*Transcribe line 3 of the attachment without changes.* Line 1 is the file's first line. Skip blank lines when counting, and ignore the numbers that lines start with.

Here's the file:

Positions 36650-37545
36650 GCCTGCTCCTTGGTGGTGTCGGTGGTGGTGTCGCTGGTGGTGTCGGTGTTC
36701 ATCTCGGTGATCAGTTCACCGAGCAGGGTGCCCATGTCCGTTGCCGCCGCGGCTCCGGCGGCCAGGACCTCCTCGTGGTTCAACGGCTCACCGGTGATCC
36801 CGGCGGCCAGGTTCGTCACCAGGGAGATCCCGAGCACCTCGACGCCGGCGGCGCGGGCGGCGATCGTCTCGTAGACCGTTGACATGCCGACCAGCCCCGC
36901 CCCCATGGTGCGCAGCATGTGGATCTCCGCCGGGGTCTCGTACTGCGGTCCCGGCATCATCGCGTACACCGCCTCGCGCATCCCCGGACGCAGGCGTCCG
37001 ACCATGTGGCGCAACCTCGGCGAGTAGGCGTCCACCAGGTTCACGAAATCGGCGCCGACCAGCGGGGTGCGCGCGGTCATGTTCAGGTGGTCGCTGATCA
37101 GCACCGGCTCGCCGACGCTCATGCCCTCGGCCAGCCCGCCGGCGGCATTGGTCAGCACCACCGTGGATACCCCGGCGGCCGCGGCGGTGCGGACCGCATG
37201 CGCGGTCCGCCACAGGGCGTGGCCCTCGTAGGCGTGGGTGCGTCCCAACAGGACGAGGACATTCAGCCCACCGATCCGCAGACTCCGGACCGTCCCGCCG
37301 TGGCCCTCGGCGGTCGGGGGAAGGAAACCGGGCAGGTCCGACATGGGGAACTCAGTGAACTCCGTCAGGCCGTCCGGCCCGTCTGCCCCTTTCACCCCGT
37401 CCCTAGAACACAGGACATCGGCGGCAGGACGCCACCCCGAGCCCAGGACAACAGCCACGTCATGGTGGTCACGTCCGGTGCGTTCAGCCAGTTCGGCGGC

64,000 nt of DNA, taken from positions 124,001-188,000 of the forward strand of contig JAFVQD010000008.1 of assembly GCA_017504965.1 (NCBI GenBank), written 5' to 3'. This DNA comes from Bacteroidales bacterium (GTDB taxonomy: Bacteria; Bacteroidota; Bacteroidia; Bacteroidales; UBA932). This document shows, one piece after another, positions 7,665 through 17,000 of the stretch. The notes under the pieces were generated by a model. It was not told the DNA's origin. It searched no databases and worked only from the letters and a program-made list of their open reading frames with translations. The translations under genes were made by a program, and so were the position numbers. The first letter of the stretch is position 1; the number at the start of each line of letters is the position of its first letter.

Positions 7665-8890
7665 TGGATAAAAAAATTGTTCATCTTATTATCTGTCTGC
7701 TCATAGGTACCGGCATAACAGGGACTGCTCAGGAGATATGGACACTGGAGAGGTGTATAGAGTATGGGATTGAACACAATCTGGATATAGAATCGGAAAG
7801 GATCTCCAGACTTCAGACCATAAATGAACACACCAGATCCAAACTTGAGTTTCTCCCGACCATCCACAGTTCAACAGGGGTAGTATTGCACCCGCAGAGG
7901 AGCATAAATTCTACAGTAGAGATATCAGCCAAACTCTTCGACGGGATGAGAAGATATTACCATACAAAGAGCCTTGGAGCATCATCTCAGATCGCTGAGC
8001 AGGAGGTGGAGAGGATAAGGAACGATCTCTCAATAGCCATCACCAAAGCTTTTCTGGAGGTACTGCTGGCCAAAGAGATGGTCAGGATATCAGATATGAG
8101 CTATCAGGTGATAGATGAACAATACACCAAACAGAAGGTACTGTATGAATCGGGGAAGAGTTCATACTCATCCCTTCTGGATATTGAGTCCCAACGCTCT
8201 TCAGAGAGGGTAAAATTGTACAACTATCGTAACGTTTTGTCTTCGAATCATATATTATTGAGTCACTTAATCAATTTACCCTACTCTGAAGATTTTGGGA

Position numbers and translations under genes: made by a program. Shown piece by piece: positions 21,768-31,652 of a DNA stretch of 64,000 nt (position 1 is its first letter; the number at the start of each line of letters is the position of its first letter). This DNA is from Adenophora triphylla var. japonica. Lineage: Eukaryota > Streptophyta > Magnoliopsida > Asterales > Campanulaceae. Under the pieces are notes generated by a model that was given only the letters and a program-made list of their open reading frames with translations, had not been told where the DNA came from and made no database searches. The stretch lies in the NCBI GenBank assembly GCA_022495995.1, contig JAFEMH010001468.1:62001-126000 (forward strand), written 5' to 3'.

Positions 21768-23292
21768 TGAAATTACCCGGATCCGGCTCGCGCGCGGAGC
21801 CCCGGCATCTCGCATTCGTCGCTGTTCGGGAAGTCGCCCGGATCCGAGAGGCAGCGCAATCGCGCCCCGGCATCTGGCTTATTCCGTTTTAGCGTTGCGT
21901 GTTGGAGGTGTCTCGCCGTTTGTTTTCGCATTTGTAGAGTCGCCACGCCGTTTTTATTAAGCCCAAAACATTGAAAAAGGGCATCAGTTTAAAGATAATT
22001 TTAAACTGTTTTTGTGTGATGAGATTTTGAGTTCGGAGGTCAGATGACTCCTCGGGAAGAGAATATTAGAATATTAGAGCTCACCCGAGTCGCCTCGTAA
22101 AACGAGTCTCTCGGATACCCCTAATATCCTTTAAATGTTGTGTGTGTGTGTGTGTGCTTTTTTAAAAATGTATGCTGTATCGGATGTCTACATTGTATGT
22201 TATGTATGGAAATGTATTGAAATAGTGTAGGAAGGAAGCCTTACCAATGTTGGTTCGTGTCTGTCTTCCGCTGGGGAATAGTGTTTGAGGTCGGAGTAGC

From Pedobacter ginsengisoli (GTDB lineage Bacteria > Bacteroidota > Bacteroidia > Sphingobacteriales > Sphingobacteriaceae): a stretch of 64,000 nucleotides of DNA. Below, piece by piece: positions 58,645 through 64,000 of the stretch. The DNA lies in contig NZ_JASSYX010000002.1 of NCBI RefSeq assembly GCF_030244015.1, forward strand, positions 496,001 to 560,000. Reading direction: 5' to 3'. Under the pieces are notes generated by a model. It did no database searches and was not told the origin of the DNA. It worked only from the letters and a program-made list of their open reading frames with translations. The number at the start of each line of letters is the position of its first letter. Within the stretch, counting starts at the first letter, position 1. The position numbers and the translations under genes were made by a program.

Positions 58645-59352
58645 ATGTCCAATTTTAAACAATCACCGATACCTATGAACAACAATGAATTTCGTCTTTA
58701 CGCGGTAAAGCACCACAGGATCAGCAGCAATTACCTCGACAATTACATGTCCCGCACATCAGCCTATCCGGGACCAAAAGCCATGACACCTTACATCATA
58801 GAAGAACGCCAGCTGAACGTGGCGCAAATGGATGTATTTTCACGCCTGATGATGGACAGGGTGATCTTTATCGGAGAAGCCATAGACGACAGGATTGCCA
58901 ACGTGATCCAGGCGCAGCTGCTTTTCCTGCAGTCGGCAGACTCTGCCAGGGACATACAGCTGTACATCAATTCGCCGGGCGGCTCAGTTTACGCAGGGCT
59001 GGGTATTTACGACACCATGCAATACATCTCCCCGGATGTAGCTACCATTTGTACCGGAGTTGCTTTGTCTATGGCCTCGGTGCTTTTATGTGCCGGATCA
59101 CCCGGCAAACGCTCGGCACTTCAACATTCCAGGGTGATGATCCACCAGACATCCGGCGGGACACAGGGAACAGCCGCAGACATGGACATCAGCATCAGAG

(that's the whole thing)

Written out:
36701 ATCTCGGTGATCAGTTCACCGAGCAGGGTGCCCATGTCCGTTGCCGCCGCGGCTCCGGCGGCCAGGACCTCCTCGTGGTTCAACGGCTCACCGGTGATCC